Why the Boston Globe needs to reform

Why the Boston Globe needs to reform

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By: Allen Nitschelm on June 8, 2018 | Media Criticism

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The Boston Globe is a jewel encased by dirt. We need to scrape the dirt off to reveal the hidden gem. We want to protect and encourage journalism but only when it is being practiced properly, which is when the reporting is free from bias. So our goal at Public Editor is to bring this issue to the forefront and encourage the Boston Globe, through public pressure, to self-reform.

Let me give (another) analogy. All of us, no matter the major political party, believe in democracy. Let’s say we all lived in a country like China which is a communist society, ruled by dictators. And let’s say we were asked to come in and give advice to the ruling politboro without fear of retribution. What advice would we give?

I would certainly promote personal freedom and democracy, and free market capitalism. Basically I would suggest that China operate like the United States. We aren’t perfect, but we offer the best model for wealth creation, for liberty, for human rights, and for peace.

The Boston Globe is a privately held company so its owners and managers can do as they please. But they are operating within our country which gives them the freedom to choose. Do they want to have a newspaper which is losing readership and relevance because (at least partly) their reporting is biased? Do they not see this, or don’t they care, or do they feel that their mission as “social justice warriors” is now more important than their journalistic mission?

Public Editor sees two problems with how the Globe operates. First, it allows reporters or syndicated columns to be printed that are biased. There should be strict protocols into eliminating personal bias by reporters no matter the reason. For example, anyone who voted for Donald Trump should not have covered the Hillary Clinton campaign. The reporter covering Trump should not have any close relatives who work for Clinton. If the reporter has strong political feelings, those should be disclosed and used to prevent assignments in which those feelings may play a factor in the reporting. This should all be Journalism 101.

Second, the Globe editors must read the articles with bias in mind. Facts must be reported that show both sides of issues and not prejudice readers with unsupported allegations or opinions disguised as facts.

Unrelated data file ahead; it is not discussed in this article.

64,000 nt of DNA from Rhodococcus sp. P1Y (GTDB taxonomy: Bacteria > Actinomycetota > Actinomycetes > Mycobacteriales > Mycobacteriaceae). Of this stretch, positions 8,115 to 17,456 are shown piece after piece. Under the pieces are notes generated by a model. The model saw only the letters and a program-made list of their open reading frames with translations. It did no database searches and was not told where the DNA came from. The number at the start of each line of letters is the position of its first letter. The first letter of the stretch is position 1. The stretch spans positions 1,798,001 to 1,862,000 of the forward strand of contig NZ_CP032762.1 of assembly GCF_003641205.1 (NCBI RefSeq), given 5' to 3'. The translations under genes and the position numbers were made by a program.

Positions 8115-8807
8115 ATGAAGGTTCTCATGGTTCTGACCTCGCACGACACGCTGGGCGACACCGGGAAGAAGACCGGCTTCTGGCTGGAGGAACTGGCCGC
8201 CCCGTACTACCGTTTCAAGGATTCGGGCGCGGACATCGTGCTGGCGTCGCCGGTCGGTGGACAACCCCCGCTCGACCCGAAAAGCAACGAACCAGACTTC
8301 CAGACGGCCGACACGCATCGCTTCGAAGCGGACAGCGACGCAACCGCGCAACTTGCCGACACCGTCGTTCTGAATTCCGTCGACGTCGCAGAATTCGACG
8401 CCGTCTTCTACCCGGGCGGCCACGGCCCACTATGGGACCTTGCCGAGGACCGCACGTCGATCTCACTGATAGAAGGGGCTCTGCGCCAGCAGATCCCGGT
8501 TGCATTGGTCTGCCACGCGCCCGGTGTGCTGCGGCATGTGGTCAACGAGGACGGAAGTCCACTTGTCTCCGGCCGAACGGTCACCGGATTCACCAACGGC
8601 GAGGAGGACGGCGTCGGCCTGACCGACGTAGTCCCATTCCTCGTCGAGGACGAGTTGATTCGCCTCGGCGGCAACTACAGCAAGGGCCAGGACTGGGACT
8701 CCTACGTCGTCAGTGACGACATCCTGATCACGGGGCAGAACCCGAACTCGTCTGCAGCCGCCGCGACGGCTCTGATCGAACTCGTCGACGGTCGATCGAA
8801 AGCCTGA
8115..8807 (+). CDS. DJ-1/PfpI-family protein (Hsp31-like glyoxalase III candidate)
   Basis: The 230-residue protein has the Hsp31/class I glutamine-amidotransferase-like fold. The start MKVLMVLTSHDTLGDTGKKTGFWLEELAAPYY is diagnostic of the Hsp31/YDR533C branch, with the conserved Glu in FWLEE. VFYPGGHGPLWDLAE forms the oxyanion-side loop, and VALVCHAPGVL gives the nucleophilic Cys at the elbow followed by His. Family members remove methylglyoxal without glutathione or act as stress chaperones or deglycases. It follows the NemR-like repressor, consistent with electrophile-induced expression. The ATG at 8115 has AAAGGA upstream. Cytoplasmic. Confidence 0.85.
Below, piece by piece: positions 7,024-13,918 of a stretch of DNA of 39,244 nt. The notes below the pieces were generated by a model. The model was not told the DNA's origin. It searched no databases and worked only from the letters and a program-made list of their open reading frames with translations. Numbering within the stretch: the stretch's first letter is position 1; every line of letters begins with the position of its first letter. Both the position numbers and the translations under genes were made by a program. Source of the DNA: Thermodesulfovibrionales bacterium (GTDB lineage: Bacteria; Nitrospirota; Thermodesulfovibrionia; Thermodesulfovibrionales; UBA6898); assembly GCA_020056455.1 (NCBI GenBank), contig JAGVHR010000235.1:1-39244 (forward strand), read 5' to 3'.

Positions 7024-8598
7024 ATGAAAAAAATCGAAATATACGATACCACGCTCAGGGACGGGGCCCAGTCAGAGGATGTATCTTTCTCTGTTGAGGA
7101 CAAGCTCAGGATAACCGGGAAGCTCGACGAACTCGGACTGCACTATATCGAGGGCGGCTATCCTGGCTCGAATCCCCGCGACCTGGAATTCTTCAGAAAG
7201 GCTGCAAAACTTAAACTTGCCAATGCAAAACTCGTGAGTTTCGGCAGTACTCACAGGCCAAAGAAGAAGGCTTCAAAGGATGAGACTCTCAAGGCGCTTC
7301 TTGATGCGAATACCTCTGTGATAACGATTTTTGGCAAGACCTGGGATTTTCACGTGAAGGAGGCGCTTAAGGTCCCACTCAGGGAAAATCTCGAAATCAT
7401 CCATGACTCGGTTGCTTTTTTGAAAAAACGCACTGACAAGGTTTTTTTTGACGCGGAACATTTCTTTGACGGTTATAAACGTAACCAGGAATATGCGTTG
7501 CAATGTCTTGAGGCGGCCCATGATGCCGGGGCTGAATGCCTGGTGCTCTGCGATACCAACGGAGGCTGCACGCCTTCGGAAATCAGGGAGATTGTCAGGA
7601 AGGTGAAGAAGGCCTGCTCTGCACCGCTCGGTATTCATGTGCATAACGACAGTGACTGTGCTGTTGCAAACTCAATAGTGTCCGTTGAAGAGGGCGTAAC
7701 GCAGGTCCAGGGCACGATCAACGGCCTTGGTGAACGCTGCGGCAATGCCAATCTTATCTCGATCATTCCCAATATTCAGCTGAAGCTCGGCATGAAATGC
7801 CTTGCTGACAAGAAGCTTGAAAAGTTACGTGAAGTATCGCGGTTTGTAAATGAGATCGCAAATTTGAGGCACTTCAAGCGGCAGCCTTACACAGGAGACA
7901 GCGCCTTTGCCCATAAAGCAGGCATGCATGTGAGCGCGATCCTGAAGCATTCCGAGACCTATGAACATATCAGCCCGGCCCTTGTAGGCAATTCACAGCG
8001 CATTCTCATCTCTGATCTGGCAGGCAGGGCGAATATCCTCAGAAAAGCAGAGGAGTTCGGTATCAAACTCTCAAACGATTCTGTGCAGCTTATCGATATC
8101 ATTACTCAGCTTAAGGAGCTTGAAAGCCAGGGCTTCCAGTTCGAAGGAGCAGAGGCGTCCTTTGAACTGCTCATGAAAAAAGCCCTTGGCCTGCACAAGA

Third, news stories must be seen within context of the overall Globe coverage. One political philosophy should not get more favorable treatment than another.

And fourth, in a separate category, the editorial columns should be balanced, meaning that the number of arguments should roughly be equal between the competing philosophies. This would not be accomplished daily, but over time. If there are 10 “Conservative” columns, then there should be 10 “Liberal” columns. The Globe does a disservice to its readers by printing editorial opinions that are not balanced in number.

I have not yet met with anyone from the Globe about my new project, but I hope to. I have requested a meeting with the Editor in Chief to discuss the role of an ombudsman in the newspaper industry and to ask some questions about how I can help the Globe improve its coverage in the coming months and years.

I’m guessing that the Globe believes that because Massachusetts is a Democratic stronghold, it wants to have a Liberal press. I don’t know if that assumption is true. Most Democrats that I know are strong believers in their philosophy but also believe their philosophy is right. If that is so, then drawing Conservative readers back to the Globe where they can be “taught” by the excellent journalists should be a good idea. Both sides in our great debate should want an unbiased journalistic enterprise so we can debate the facts and merits with the great resource of information that the Boston Globe could be. Instead, the Conservatives simply no longer read the paper. Is that furthering the understanding and compromises that we need to make as a society?

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Grading articles for bias is subjective. We hope that with widespread participation, we can give the reporters and editors at the Boston Globe valuable feedback on their professional work. Here are our suggestions for grading news articles for bias. (We do not rate editorial opinion columns for bias. But we do analyze the Boston Globe for overall editorial balance.)

Consider whether the article is completely free of bias (a grade of 10 or A), has been mostly free of bias (8 or 9, A- or B+), has been biased but not terribly or where the bias did not hurt the integrity of the underlying information (7 or 6, B or B-).

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